The rugged miners rushed to war
From Mcndip's sunless caves.
���these ores came to be smelted with coal.
The extraction of silver from lead with
coal was accomplished by a Mr. Lydal in
1097, and the same individual appears to
have been the first to successfully employ
coal in the smelting of tin, in 1705. The
ores of iron proved more refractory, no substantial and permanent success in smelting
them with coal being obtained till near the
iniddio of the eighteenth century, when the
manufacture of charcoal iron bad dwindled
to very small proportions���in fact, was dying out for want of fuel. It then at length
became an accomplished fact at the Coal-
brookdalc iron works in Shropshire. The
success was at first ascribed to the Shropshire coal, but probably the employment of
a strong blast had a great deal to do with
it. From this the coal became the life of
tbe iron manufacture. The ci-devant drooping trade rapidly revived, and the latter
part of thc eighteenth century saw coal iron
furnaces in successful operation throughout
the kingdom.
Emigration to Canada-
The emigration to Canada was larger last
year than usual, and the area of land settled
on is greatly in excess of that of previous
years. A remarkable feature of last year's
immigration was the settlement in Manitoba
and the North-West ofa largo number of
farmers from tbe Wostcrn States of America, who had been attracted by tbo fertility
of the soil, and the excellent crops tbe farmers have secured during the last two years.
The Canadian Government offer very liberal
attractions in tho shape of free grants of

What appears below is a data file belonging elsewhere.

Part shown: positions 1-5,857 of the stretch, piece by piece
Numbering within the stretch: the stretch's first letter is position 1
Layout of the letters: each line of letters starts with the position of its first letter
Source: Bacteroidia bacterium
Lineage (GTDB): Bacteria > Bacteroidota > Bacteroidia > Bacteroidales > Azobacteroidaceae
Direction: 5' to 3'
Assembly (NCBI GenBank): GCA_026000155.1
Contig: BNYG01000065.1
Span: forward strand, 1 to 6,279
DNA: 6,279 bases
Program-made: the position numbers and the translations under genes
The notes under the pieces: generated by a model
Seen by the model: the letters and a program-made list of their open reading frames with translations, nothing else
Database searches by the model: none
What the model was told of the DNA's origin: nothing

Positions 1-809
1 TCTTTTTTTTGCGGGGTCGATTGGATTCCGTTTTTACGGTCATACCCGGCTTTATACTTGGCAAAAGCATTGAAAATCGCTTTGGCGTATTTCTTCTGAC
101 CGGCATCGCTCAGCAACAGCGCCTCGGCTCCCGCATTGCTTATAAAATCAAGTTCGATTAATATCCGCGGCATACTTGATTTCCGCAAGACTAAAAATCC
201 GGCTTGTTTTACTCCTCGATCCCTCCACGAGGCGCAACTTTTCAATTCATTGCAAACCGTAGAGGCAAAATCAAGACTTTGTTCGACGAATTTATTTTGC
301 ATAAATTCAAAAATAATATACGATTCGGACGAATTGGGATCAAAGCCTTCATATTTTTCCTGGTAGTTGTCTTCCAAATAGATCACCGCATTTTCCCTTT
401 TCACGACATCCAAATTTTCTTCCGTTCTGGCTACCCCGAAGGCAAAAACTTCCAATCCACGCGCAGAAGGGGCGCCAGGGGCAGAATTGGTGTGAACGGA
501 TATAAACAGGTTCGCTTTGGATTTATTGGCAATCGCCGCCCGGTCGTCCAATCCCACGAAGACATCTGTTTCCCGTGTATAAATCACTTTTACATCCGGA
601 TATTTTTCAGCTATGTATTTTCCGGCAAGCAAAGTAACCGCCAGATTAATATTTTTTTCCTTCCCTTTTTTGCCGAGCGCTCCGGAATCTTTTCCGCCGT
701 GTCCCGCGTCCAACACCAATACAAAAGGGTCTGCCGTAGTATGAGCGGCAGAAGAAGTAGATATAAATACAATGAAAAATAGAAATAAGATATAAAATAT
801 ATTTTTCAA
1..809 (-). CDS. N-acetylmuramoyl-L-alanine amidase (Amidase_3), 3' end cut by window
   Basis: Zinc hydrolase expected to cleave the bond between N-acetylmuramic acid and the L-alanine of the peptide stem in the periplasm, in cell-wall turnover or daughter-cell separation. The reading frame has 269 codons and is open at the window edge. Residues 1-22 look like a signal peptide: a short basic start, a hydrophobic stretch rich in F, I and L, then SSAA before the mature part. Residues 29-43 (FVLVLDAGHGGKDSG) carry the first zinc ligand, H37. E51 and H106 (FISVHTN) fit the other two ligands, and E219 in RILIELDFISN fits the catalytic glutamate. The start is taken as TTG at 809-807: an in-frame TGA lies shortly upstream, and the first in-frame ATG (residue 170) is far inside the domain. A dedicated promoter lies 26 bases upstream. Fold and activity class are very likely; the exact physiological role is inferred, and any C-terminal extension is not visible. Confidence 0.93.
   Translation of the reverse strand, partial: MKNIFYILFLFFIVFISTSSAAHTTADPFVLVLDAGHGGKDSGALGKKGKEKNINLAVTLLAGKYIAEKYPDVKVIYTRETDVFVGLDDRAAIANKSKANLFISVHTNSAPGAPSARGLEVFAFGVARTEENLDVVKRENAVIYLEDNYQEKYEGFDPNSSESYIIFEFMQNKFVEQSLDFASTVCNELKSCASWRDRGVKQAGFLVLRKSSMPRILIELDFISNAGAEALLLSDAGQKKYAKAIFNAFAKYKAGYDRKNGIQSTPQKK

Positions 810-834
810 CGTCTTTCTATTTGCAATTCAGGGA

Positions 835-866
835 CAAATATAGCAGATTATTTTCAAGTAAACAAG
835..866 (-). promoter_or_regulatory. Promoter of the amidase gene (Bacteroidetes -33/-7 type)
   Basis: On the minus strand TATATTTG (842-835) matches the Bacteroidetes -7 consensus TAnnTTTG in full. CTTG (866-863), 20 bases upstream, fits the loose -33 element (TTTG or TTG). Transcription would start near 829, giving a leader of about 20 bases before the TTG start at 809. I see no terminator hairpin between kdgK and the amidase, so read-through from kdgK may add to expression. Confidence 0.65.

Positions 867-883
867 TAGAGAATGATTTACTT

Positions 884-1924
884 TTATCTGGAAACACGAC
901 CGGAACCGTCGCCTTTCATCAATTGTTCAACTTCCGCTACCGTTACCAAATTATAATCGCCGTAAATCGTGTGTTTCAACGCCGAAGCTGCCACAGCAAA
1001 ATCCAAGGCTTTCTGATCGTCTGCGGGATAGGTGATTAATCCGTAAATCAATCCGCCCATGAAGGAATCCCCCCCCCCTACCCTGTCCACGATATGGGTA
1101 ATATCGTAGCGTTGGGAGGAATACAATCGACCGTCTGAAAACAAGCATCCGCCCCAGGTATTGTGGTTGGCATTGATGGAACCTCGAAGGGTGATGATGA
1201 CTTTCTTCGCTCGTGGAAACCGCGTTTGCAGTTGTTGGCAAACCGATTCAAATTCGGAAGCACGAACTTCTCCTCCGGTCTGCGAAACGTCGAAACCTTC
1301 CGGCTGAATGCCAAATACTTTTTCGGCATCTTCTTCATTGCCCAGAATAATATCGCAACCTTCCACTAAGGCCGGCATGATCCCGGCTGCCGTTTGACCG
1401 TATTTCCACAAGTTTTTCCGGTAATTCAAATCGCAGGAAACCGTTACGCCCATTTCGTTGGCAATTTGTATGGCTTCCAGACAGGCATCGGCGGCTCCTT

land in Manitoba, tho North-West Territories, and British Columbia, and tbey also
give money bonuses to families or Individ.
mils taking up land in those provinces
within eighteen months of their arrival.
All over thu Dominion, bowover, land can
be obtained on-very favorable terms. The
classes in demand aro those with capital,
farmers, farm labourers, and female domes,
tic servants, while skilled mechanics and
others who havo friends in tho country, or
who arc assured of work on thoir arrival,
may eo with safety. Persons who aro con-
tcmpTating emigration cannot do better than
consult tho Government pamphlets, issued
from the Emigration Bureau, liroadway,
Westminster, and tho Canadian Government agonts.���[Spare Moments.
Historic Bachelors.
Many eminent men, whose names arc
household words and who have left their
impress upon tho world, aro bachelors.
Beothoven, Schubert, Bellini, Cinarosa and
Donizetti, all groat Gorman musical composers, wero baoholors. John ll, Wbittier,
our Amorican poet, was a bachelor. Kant,
the groat philosopher; Erasmus, tho scholar
and philosopher; Leibnitz, tho German
mathematician; Humboldt, the philosopher;
Galileo, who discovered the application of
tho pendlum and that tho earth revolved ;
Hngons, the Gorman astronomer, who discovered Saturn's ring and ono satellite ;
Loibig, the chemist ; Dr, liabneinan, the
originator of homoeopathy; Dr, Franz
Joseph Gall, the originator of phrenology,
and Gucrioko, the inventor of tho air pump,
wero all bachelors,
Collectors lu Eiiglund Wlio Admire Iho
The President of the Leeds Philatelic
Society at a recent meeting described the
stamps of Canada, which, he said, like those
of thc other British North American colonies, are all very handsome in design and exquisite in workmanship. The first issue of
three values, was in April, 1551. The designs were a Beaver for the 3d. value, a
portrait of Prince Albert for the 6d., and